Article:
He was known as the "Japanese Nolan Ryan" for how fast he could hurl a ball. But more unflattering descriptions eventually found their way to MLB's Hideki Irabu, leading to a downward spiral that culminated in his 2011 suicide

In his look at Irabu for Sports Illustrated, Ben Reiter plumbs the pitcher's life, including his media-hyped 1997 arrival to NYC, where a nearly $13 million contract with the NY Yankees waited for him. His early performance earned the respect of his teammates and fans, but those raves were short-lived.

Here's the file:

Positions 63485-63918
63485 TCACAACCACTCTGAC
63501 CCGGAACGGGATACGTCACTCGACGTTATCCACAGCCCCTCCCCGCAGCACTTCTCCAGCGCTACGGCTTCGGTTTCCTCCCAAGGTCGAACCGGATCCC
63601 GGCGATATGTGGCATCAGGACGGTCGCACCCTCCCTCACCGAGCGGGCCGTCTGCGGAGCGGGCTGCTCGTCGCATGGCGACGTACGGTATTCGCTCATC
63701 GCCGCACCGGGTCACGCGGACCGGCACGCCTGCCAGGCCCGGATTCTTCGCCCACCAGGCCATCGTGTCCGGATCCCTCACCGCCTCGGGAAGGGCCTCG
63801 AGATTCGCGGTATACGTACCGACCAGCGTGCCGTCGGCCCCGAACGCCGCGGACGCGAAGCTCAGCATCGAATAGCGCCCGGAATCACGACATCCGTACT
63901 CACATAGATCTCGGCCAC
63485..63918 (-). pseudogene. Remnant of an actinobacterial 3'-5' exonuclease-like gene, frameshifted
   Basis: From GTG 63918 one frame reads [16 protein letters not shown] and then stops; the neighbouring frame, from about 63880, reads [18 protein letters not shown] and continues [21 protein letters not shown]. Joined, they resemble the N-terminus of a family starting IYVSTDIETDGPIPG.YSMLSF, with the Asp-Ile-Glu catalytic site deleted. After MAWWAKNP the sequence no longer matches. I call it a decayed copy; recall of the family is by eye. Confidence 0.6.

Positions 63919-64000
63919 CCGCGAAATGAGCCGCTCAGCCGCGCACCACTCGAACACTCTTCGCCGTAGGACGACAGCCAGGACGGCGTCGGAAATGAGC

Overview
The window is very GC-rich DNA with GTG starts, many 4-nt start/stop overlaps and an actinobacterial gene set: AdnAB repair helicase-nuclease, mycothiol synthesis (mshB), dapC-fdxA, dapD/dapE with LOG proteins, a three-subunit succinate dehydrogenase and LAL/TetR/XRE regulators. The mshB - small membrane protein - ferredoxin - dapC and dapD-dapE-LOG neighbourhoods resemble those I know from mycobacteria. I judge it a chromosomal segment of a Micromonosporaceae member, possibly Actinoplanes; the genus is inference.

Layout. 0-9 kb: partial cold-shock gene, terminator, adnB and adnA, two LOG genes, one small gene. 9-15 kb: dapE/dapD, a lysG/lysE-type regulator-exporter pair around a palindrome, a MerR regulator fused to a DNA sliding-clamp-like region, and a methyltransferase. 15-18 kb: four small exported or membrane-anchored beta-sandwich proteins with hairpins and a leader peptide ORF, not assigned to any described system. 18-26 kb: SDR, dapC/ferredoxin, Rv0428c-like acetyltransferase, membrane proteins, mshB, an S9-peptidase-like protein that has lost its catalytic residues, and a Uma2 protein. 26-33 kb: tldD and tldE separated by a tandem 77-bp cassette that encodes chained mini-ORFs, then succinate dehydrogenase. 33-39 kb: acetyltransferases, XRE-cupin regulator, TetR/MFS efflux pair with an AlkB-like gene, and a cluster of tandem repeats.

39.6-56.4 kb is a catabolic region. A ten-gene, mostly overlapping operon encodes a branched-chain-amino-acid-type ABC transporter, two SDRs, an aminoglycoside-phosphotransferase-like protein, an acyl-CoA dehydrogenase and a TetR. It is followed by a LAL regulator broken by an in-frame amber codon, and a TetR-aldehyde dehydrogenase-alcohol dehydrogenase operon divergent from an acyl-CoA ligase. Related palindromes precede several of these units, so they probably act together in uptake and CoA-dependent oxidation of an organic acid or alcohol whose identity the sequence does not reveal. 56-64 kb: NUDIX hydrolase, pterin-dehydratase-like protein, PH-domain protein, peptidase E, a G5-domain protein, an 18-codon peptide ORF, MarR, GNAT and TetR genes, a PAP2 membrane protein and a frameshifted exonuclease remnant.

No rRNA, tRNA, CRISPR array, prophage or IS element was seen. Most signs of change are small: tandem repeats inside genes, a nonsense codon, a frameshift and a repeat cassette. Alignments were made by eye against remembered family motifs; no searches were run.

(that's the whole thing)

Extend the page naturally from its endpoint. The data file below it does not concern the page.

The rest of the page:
Soon the smoking, drinking, sushi-binging Irabu started giving up runs and gained a rep for being curt with reporters. What Reiter calls sporadic "tantalizing runs of brilliance" still only resulted in a "just above average" performance with the Yankees; his last disastrous game with them was in 1999.

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